In the words of Gandhi, “If the cause is right, the means will come.” There are resources out there – in every community, however small and however poor. We need to begin to feel empowered to gain access to those resources for our causes. – Anne Firth Murray, Global Fund for Women
This column is about two things: money and power. If you didn’t need money for your organization, you wouldn’t be reading these words. If you weren’t trying to change the world, which involves challenging and changing the relations of power, you wouldn’t be so concerned about raising money.
In our society, money is loaded with taboos, so the idea of fundraising makes most people nervous. It’s considered bad manners to ask other people, even trusted friends, about their income, because money is cloaked in privacy. We’re not supposed to want money – even though we need it to survive – because we’ve heard that “money is the root of all evil.” (This, of course, is a misquote. The Bible tells us, “The love of money is the root of all evil.”) Earning money, we are taught, is good; asking for money without earning it is bad.
The fact that money is both hard to discuss and hard to get can cause us to lose perspective. We tend to forget our other organizational assets, things that have no relation to the bank balance – for example, the skill and commitment of staff, board, and volunteers, and the good will our work creates in the community. We often get obsessive about the subject, which limits our capacity for good, hard-headed planning.
So before you begin writing grant proposals, or doing any kind of fundraising, I encourage you to step back, take a deep breath, and consider the following points.
Money is just a tool. Money is important only because of what it can buy your organization. Other tools are available. What you lack in money, you can often make up for with the talent, enthusiasm and the track record of your members, supporters, board, and staff. While these assets won’t pay the phone bill, they can help you through financially tough times and actually improve your capacity to raise funds.
Find ways to get what you need without spending money. Consider in-kind donations, bartering, free advertising, trading mailing lists with other organizations, and other non-cash strategies. As a rule, the less cash you need, the better off you’ll be. In-kind donations, such as computer equipment and office supplies, will also improve your chances of getting grants, since they demonstrate community support.
Fundraising is selling. While the word sales conjures up images of used car dealers and Madison Avenue hype, it really means developing a systematic way to analyze your situation and play to your strengths. Since a grant request is essentially a business plan, says John Powers of the Educational Foundation of America, “a nonprofit should be just as business-like as a for-profit company, just as fiscally responsible, and just as capable of operating ‘in the black.'”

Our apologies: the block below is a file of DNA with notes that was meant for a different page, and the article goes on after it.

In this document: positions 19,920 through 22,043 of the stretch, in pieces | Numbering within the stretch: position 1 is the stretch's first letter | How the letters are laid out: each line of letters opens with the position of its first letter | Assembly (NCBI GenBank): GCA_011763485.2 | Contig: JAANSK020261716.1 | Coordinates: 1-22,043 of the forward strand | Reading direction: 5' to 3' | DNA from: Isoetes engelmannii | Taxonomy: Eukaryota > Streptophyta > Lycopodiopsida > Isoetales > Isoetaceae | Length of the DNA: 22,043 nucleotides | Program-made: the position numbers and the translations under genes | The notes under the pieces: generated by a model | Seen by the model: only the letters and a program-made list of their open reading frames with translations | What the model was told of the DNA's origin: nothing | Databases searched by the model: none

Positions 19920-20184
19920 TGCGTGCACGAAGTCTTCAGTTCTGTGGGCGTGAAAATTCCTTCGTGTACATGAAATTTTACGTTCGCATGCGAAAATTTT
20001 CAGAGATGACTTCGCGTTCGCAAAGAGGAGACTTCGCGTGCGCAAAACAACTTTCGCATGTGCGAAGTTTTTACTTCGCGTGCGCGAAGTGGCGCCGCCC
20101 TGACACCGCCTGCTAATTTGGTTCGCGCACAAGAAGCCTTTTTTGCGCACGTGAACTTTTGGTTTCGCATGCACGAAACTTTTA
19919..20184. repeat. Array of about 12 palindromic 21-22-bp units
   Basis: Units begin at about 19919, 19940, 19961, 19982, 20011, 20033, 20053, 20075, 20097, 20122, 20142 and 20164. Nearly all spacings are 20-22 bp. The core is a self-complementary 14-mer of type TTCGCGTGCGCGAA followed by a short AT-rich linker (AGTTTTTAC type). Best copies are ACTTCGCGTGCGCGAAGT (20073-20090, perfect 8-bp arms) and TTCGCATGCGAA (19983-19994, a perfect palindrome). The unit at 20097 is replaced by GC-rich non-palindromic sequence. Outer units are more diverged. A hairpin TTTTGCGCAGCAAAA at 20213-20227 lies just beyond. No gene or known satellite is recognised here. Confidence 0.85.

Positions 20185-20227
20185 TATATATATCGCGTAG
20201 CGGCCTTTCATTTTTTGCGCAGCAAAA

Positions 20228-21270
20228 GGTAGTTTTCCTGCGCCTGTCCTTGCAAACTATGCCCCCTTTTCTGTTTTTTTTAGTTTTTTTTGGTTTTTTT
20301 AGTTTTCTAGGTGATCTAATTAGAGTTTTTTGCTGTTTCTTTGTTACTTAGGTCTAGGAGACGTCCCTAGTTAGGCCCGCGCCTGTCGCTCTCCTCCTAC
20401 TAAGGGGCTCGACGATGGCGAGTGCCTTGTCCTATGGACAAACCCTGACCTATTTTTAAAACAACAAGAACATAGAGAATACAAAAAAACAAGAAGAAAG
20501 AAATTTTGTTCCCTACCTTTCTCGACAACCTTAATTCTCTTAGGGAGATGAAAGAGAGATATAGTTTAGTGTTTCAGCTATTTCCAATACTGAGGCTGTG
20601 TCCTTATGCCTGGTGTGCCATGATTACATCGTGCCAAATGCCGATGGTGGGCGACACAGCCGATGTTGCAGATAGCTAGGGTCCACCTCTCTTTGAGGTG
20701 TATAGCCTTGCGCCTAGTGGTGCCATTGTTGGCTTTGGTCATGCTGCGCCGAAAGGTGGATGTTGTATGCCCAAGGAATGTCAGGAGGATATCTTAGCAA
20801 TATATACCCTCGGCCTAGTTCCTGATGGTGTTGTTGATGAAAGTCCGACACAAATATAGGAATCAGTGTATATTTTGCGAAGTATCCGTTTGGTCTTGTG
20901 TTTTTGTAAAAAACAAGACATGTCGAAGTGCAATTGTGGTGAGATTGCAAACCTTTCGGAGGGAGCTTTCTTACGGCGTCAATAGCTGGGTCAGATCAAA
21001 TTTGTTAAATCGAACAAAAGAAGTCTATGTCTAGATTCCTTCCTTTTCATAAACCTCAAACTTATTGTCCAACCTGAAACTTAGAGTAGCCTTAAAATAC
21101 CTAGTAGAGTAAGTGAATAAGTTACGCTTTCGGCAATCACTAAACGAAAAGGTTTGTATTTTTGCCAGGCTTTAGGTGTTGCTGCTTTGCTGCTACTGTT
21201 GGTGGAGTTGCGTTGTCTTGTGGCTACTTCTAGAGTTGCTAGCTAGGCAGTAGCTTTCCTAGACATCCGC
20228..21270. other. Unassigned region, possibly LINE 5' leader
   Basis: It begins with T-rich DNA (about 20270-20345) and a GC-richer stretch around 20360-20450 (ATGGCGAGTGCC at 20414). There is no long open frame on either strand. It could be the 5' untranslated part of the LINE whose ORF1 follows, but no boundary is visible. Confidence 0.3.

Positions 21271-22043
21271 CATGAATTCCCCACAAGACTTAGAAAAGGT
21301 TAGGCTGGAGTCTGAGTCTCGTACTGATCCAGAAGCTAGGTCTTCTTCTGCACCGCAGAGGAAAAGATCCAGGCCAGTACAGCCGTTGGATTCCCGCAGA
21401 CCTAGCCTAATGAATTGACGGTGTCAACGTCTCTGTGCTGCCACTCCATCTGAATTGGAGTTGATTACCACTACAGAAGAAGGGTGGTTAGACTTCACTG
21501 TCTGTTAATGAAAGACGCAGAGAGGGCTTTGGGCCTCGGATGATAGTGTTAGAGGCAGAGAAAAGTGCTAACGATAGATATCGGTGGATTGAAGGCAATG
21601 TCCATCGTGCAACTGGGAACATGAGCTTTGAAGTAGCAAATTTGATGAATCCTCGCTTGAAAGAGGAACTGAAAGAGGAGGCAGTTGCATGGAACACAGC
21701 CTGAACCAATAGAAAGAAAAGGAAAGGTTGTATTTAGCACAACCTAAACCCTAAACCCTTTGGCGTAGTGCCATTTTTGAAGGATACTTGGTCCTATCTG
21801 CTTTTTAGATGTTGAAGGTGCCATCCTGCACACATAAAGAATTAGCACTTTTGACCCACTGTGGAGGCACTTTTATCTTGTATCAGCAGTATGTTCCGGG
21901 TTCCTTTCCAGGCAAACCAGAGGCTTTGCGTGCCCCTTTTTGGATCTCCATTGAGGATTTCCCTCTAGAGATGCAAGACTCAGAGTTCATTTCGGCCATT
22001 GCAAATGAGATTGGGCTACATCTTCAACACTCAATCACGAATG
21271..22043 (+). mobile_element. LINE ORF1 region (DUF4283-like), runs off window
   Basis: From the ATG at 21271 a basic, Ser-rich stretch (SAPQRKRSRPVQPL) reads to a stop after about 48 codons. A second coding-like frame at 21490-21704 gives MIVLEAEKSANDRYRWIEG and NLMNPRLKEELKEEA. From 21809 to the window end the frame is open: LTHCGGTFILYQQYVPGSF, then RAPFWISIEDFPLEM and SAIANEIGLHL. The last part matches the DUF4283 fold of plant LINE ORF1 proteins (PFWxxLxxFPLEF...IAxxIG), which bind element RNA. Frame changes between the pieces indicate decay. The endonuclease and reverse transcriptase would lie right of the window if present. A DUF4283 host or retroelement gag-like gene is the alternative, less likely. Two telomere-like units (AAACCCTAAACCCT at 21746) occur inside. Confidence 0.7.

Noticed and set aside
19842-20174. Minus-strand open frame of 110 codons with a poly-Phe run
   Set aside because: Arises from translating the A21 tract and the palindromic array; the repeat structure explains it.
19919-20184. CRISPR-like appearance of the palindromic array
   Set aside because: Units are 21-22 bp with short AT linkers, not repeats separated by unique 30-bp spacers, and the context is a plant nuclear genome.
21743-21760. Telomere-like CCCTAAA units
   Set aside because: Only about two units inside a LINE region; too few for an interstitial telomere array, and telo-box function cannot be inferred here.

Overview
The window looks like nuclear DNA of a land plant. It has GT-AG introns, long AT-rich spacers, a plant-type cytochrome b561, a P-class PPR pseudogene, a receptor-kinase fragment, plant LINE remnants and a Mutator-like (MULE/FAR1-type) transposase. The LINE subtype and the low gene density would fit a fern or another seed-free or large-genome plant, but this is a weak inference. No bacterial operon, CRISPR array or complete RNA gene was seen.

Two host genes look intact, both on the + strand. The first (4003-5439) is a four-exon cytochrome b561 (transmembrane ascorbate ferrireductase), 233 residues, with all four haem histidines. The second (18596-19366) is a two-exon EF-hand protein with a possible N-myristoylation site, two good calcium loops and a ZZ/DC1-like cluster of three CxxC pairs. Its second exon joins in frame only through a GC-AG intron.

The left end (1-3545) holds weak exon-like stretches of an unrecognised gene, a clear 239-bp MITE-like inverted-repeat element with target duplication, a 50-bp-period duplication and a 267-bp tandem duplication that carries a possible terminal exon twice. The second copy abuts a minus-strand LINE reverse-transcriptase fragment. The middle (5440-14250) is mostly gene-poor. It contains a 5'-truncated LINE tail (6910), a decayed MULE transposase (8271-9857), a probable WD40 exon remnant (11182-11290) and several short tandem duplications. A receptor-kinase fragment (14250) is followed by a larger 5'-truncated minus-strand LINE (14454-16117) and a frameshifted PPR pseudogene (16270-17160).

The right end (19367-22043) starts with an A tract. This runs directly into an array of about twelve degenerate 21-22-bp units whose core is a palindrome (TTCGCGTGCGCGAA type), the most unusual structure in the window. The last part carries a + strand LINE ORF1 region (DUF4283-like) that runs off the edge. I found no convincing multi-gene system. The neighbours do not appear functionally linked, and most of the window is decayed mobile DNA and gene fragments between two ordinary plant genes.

When you develop and write a proposal, you must answer many of the same questions a business person would address when seeking investors or customers. Who is your market, your audience? Why do they care about your organization, issue, service, product? How can you reach them most effectively and efficiently? How can you expand your market? Is it possible or necessary or even ethical for you to adapt your product (organization) to reach a larger market?
Ideally, while raising funds, you’ll also be building your organization, developing leadership, and increasing community awareness of what you do. The best strategies succeed at both bringing in donations and furthering your program goals.
Fundraising is organizing. For many groups, the process of developing and writing a grant proposal is similar to creating a community organizing plan. An effective proposal can serve as a road map to lead you where you want to go. On the other hand, if you can’t organize your project on paper – if you can’t draw the map – you’ll have a hard time organizing it in the real world.
Fundraising is hard work. Never underestimate the time and energy required to raise money. I have yet to find an easy way. You may think grantwriting is a shortcut to big contributions, but experience has taught me otherwise.
If you want to create effective proposals to help fund your work, you need a clear, compelling mission, a thorough and reasonable plan of action, and talented people to carry out the plan. Most of all, you need common sense. Don’t let your fears and frustrations about fundraising paralyze you or cause you to behave impulsively.
If you take the time to analyze, evaluate, and plan, you’ll raise lots of money, make lots of friends for your organization, and feel good about your efforts. When in doubt, think.